• The diaphragm – A contraceptive diaphragm is inserted into the vagina before sex, and it covers the cervix so that sperm can’t get into the womb (uterus). You need to use spermicide with it (spermicides kill sperm). The diaphragm must be left in place for at least six hours after sex. After that time you take out the diaphragm and wash it. They’re reusable. Diaphragms come in different sizes – you must be fitted for the correct size by a trained doctor or nurse
  • The cap (92-96% effective) – Caps are small rubber domes which fit into the vagina and go over the cervix and you need to use spermicide with it. The cap must be left in place for six hours after sex. After that time, you take out the cap and wash it. Caps are reusable. They come in different sizes, and you must be fitted for the correct size by a trained doctor or nurse
  • Progestogen-only pill (99% effective) – stops ovulation. Suitable for smokers
  • Contraceptive Patch – The contraceptive patch is a sticky patch, a bit like a nicotine patch, measuring 5x5cm. It delivers hormones into your body through your skin. In the UK the patch’s brand name is Evra. It contains the same hormones as the combined pill, and it works in the same way
  • Vaginal Ring – The vaginal ring is a small, soft plastic ring that you place inside your vagina. It’s about 4mm thick and 5.5cm in diameter. You leave it in your vagina for 21 days, then remove it and throw it in the bin (not down the toilet) in a special disposal bag. The ring releases oestrogen and progestogen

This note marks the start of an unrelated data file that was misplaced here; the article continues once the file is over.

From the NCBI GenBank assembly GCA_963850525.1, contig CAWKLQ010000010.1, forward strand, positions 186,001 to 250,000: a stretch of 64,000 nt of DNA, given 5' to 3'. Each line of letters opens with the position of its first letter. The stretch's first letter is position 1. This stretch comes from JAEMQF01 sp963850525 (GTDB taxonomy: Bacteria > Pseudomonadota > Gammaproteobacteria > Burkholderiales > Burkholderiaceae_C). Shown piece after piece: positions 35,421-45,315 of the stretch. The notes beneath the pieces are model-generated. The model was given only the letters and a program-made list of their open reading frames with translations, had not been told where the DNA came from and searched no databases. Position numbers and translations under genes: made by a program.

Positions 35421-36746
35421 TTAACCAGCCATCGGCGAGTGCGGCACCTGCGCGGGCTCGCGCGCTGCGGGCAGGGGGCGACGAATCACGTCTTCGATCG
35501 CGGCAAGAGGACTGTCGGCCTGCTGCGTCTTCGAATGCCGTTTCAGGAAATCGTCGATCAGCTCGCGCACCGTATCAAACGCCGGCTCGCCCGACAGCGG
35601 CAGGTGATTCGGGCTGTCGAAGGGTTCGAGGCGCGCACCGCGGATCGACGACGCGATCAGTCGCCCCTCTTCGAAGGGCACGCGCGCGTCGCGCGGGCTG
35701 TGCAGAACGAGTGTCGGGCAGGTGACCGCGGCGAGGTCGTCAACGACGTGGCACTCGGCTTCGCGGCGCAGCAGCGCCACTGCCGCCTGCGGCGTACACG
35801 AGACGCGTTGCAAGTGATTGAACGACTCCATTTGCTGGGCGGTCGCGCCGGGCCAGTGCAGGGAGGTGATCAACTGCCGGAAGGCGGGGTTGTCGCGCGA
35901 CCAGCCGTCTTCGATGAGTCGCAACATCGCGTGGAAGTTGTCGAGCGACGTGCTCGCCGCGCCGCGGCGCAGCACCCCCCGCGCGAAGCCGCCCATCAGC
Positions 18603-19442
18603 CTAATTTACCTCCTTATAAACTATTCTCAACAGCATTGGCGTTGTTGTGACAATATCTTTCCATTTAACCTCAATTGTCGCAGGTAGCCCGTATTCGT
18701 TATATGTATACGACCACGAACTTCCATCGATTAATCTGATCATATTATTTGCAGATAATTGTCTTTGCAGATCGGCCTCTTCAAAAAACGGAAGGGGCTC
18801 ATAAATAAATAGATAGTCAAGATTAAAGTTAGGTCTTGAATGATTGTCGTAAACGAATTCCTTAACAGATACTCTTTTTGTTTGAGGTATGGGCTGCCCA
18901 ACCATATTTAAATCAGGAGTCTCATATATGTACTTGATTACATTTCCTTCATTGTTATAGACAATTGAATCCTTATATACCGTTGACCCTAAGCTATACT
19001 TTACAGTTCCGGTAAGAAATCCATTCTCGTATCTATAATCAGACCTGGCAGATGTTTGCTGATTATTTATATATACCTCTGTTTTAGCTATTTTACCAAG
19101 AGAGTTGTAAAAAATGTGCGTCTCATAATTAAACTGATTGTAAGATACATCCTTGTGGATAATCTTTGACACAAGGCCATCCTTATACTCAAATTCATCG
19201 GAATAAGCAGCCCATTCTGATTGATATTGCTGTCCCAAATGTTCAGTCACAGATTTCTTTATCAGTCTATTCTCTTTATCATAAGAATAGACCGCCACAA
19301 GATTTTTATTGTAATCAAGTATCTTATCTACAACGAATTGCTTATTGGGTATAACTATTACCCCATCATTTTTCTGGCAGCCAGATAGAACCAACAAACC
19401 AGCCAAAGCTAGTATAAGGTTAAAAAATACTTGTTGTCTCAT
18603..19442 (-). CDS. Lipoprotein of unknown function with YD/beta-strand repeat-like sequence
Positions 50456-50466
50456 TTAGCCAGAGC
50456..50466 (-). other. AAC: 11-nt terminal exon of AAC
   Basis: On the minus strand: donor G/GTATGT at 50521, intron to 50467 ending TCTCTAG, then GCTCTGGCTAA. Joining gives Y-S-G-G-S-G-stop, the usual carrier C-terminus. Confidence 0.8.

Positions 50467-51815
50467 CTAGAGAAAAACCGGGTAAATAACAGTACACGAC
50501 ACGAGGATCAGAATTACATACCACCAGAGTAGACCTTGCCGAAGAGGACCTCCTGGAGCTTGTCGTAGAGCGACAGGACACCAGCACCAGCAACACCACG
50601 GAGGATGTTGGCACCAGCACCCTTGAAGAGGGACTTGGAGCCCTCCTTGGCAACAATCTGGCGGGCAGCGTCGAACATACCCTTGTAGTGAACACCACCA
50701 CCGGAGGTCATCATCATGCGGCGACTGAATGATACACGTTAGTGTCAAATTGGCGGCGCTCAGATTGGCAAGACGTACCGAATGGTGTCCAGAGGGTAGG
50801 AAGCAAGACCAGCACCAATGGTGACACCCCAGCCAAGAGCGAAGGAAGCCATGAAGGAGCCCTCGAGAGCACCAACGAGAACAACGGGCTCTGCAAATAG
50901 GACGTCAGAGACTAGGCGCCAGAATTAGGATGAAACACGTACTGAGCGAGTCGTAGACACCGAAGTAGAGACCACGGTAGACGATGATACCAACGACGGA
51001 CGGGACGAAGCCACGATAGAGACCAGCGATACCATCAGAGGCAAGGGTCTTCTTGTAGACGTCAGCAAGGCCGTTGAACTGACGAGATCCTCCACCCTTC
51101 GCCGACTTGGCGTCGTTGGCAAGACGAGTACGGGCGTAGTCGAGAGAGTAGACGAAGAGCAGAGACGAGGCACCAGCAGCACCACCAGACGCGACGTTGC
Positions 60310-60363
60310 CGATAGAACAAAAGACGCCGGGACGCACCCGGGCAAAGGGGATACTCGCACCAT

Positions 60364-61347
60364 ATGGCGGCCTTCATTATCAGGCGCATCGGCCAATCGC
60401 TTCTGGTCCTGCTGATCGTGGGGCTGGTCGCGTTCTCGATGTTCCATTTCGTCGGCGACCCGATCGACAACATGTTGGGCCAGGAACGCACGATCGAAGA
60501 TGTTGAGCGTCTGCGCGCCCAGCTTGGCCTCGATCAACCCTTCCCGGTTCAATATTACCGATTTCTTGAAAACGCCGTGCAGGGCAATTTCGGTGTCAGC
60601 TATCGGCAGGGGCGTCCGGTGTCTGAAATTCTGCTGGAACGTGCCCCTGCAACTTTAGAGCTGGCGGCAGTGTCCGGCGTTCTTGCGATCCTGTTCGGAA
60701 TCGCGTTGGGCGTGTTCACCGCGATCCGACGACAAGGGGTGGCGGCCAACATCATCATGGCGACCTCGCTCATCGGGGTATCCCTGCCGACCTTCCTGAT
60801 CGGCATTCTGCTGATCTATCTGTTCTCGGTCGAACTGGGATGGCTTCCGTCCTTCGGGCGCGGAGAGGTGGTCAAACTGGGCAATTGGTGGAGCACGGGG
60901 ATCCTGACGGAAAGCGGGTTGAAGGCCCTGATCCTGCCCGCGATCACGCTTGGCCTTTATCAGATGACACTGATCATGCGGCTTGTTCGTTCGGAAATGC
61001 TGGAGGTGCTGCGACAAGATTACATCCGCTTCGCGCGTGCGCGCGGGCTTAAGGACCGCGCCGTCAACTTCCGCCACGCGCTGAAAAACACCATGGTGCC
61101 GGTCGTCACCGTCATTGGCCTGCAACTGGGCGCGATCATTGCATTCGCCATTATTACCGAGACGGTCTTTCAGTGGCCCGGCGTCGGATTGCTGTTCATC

• Female sterilisation (over 99% effective) – cuts the fallopian tubes permanently to stop sperm ever reaching an egg. Requires an operation
  • Male sterilisation (over 99% effective) – cuts the tubes carrying sperm so no sperm is present in semen. It is permanent and requires an operation. There are ways to reverse the sterilisation, but it is difficult and expensive

If you have any questions about choosing contraception, pregnancy or sexually transmitted diseases, please visit your GP or family planning clinic for advice or see the links below.

Emergency contraception

If you’ve had sex without using contraception or think your method might have failed, there are two emergency measures you can take:

  • Emergency contraceptive pills (known as morning-after pills) – These are available free from your local family planning clinic or GP and must be taken up to 72 hours (three days) after sex to be effective. The earlier they are taken, the more effective they will be. You can also buy them from a chemist if you are 16 or over for approximately £20
  • An IUD – see information above. This can be fitted up to five days after sex

Sexual Activity

The age of consent for both heterosexual and homosexual intercourse in England and Wales is 16-years-old.

This means it is illegal to participate in penetrative sex, oral sex or mutual masturbation under the age of 16.